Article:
Glasses for the poor
A better outlook
In Southern Africa and Latin America, there are many people who cannot afford a pair of glasses. There are also supply problems and too few opticians. The World Health Organisation WHO believes that around 700 million people worldwide live with uncorrected vision. The consequences are profound: children have learning difficulties, adults are excluded from skilled employment and they struggle to feed their families.
Aufmuth’s organisation is already active in eight countries. It recently launched a pilot project with the Else Kröner Fresenius Stiftung (EKFS) in Malawi, where more than a million people are estimated to need glasses. The target for the first year is to meet the of 10,000 of them.
Generally speaking, Aufmuth believes that projects that recycled spectacles by passing them on to other persons have failed. This is because they provide only short-term benefit for recipients. It is almost impossible, he says, to find the right pair of used glasses for all the different forms and degrees of visual impairment. What is more, second-hand glasses are too sensitive to dust; they get scratched so quickly that they are practically unusable within a year. “People see clearly for few months, and then it’s all over. I felt that was cynical,” says Aufmuth, who took time out from work as a maths and physics teacher to focus on the OneDollarGlasses project.
The social entrepreneur has developed a sustainable concept that includes not just the production of the glasses but also a training programme for what he calls “good-vision agents”. They are local people who take a two-week course to learn how to make the glasses and how to conduct eye tests so they choose the right lenses. Regular opticians require three years of training, but special authorisation can reduce the time span for paramedics.
The OneDollarGlasses agents produce the spectacles on the spot, using a portable bending machine to bend a metal wire into the right shape for the frame. All they need to do is click lenses of the right power into the frame – and the glasses are finished. The lenses are manufactured at low costs in advance in Germany with the support of an optician. In theory, they could be manufactured locally but attempts to do so have failed so far because of practical hurdles such as a reliable power supply.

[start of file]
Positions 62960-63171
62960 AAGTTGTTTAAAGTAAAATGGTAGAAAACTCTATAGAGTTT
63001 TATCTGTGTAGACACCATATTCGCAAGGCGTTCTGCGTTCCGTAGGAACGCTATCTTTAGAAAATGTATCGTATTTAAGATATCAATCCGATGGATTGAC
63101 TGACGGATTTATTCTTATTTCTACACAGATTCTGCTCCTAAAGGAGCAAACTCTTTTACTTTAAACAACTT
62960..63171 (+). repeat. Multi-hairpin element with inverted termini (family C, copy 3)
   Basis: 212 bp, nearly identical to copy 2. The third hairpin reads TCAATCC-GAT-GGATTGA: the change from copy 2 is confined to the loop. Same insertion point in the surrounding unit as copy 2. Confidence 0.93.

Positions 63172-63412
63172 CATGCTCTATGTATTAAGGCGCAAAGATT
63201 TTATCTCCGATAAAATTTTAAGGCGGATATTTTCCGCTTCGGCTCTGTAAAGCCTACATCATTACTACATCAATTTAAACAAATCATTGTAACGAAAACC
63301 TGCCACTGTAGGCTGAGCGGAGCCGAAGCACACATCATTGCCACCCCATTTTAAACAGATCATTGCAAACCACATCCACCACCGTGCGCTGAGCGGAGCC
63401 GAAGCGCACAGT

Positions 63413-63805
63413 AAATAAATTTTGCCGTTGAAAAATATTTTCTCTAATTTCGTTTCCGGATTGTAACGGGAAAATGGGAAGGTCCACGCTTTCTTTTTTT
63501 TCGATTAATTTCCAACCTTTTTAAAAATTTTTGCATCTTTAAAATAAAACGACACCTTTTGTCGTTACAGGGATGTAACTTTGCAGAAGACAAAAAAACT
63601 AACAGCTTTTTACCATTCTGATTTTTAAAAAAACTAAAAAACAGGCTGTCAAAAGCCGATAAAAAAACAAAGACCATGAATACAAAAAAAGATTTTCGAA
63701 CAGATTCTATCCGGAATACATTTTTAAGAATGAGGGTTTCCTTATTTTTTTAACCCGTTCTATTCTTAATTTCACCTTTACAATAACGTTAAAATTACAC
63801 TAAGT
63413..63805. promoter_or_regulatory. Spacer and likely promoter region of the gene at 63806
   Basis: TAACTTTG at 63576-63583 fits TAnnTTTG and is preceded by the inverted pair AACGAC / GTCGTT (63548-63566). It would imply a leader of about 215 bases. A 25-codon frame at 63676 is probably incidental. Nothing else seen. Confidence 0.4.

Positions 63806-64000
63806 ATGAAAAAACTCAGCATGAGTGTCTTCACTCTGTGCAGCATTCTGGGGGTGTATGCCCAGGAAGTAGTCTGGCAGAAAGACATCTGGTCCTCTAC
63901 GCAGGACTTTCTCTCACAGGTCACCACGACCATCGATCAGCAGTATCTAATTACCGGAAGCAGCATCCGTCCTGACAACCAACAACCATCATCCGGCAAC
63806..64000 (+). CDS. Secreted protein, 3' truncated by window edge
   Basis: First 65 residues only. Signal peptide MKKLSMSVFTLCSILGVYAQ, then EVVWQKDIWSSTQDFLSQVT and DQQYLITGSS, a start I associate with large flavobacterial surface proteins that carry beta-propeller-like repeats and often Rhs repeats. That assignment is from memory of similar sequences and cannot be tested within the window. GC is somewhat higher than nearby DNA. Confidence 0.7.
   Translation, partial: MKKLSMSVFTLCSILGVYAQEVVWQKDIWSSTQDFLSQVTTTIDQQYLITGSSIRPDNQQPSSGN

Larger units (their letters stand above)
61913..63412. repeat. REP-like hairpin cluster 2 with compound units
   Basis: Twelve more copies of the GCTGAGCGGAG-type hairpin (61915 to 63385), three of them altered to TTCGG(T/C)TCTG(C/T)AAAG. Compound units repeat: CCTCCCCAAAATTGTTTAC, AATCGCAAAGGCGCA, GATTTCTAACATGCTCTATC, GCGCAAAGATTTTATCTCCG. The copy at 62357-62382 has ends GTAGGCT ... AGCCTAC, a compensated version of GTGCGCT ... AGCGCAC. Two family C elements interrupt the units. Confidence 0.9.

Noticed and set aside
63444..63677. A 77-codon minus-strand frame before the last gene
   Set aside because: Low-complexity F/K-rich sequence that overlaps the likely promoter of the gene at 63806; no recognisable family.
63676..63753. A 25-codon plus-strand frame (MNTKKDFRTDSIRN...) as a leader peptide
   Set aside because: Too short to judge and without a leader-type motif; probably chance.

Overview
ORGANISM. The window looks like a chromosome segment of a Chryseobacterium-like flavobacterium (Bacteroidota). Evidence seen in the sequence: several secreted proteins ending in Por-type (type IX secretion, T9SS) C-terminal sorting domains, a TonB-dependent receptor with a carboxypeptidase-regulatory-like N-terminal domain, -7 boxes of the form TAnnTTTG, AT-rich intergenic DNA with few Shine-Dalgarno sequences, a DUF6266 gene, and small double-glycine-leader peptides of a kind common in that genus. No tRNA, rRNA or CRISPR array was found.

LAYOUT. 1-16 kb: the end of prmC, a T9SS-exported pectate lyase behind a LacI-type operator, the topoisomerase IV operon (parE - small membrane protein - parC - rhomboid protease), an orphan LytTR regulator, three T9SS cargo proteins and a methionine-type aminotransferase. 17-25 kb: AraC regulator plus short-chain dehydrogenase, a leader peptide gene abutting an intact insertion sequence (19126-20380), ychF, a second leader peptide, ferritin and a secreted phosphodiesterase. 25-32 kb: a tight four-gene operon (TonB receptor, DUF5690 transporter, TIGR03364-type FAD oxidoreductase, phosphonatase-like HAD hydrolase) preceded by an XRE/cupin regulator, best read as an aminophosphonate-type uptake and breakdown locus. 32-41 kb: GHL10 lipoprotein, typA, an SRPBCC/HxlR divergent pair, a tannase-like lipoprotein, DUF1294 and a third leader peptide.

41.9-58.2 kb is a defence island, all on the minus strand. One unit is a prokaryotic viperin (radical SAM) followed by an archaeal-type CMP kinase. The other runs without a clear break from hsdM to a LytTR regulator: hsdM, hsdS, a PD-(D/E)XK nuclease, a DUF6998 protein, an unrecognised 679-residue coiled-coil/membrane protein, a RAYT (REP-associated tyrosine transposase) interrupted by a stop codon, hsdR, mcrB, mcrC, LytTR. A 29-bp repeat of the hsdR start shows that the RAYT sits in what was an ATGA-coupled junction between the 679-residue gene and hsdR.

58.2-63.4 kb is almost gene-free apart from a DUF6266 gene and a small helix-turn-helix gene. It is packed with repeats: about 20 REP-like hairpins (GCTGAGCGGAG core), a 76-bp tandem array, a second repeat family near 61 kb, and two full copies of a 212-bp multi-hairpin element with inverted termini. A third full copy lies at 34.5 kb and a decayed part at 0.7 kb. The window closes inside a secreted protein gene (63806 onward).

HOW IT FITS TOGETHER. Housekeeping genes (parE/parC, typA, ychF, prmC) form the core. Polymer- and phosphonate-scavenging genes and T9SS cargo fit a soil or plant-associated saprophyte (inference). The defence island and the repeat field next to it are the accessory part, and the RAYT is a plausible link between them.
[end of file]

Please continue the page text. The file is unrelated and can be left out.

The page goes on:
It takes only around ten minutes to make a pair of one dollar glasses. Agents earn money for each pair they make and can make as many as 500 pairs a month. Over time, the opticians become increasingly skilled and can tailor glasses even more closely to patients’ needs. They document their work in a patient book, which enables Aufmuth and his colleagues to keep track of developments and successes.
One of the greatest challenges is sensitising people to vision problems in the first place. “Many people do not realise that their vision is impaired,” Aufmuth reports. “They are unaware of what can be done about it as well.” He believes “outreachers” are just as important as opticians. Outrearchers, he explains, “are local workers who provide information about the glasses available and encourage people to come forward”.
In Malawi and many other African countries, OneDollarGlasses cost only a fraction of the price of similar models sold in local shops. Because city dwellers generally have a substantially higher income than people in rural areas, pricing is sometimes difficult. The price is about three days’ wages of the poorest earners. Aufmuth is considering a cross-subsidy, charging urban people more in order to make the glasses even more affordable in rural areas. The organisation needs around € 4 million to provide spectacles for everyone with impaired vision in Malawi.
The OneDollarGlasses organisation still depends on start-up donations to cover material and preparatory costs. Part of that funding is provided by EKFS in Malawi. “In the long run, though, the project is intended to be self-supporting,” Aufmuth says. His primary goal is to solve social problems; he does not speculate on high profits.